Rise of robot radiologists

Credit: Harry Campbell

(Sara Reardon/ Scientific American) — WHEN REGINA BARZILAY had a routine mammogram in her early 40s, the image showed a complex array of white splotches in her breast tissue. The marks could be normal, or they could be cancerous—even the best radiologists often struggle to tell the difference. Her doctors decided the spots were not immediately worrisome. In hindsight, she says, “I already had cancer, and they didn’t see it.”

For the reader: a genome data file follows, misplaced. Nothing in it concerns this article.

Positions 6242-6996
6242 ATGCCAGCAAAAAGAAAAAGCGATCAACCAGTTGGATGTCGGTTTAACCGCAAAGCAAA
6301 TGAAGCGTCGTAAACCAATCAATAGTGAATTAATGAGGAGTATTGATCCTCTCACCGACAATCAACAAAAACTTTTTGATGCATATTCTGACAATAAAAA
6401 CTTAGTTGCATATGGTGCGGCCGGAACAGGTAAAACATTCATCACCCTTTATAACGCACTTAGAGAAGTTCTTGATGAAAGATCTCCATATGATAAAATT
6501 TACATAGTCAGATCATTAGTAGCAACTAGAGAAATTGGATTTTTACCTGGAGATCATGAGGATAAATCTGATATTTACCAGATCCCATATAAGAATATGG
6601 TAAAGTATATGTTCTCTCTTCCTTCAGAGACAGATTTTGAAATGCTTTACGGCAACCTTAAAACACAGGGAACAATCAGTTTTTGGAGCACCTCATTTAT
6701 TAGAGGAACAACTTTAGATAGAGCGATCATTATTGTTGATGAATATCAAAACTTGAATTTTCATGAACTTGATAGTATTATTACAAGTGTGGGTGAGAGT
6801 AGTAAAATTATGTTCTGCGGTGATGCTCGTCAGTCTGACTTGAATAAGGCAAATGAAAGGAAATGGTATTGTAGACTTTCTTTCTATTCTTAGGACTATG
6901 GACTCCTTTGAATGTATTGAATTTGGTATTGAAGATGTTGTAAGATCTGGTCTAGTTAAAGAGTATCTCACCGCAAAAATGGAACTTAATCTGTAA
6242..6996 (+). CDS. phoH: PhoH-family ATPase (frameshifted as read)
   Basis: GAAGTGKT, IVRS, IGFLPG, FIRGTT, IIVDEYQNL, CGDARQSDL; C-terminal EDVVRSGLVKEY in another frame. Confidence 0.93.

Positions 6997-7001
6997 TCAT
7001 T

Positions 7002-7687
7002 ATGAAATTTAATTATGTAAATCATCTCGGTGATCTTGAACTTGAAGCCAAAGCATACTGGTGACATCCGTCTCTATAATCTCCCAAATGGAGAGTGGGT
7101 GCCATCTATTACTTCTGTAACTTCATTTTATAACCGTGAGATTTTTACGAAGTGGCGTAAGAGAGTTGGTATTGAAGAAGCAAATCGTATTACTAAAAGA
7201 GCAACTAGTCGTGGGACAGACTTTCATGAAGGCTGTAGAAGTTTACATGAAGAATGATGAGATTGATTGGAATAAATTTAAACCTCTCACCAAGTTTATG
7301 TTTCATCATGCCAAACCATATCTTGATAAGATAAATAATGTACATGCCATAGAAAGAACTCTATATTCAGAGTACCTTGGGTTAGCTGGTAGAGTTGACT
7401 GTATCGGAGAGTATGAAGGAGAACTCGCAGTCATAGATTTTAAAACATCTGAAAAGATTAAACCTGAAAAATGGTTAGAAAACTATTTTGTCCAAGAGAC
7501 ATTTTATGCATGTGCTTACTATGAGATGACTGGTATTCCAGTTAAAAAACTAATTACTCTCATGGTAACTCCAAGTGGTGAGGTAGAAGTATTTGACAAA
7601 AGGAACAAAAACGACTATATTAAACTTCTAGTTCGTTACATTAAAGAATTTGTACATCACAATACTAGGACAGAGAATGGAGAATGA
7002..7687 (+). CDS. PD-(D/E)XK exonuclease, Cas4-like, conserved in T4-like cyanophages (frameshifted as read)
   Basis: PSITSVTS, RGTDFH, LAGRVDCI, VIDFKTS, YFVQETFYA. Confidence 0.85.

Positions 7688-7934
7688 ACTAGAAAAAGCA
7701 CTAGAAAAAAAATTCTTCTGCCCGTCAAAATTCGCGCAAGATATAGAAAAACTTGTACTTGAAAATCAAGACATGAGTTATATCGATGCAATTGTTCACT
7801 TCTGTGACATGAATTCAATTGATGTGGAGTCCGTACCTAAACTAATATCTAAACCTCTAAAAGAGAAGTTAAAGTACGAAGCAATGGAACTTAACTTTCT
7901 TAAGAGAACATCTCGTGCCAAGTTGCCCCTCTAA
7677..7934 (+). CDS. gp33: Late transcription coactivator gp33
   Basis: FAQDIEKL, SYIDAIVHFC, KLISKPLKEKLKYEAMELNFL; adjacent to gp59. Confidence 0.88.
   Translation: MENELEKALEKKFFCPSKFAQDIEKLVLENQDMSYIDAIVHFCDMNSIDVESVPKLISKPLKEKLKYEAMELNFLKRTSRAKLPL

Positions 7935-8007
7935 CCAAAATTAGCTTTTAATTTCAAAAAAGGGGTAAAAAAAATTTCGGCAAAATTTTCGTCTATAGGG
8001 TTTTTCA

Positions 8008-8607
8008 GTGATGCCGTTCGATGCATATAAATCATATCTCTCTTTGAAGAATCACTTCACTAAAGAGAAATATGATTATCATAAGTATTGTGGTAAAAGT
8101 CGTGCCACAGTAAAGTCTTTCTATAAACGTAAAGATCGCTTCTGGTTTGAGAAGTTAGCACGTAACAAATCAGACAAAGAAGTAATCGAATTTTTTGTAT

Over the next two years Barzilay underwent a second mammogram, a breast MRI and a biopsy, all of which continued to yield ambiguous or conflicting findings. Ultimately she was diagnosed with breast cancer in 2014, but the path to that diagnosis had been unbelievably frustrating. “How do you do three tests and get three different results?” she wondered.

Barzilay was treated and made a good recovery. But she remained horrified that the uncertainties of reading a mammogram could delay treatment. “I realized to what extent we are unprotected with current approaches,” she says, so she made a career-altering decision: “I absolutely have to change it.” (…)

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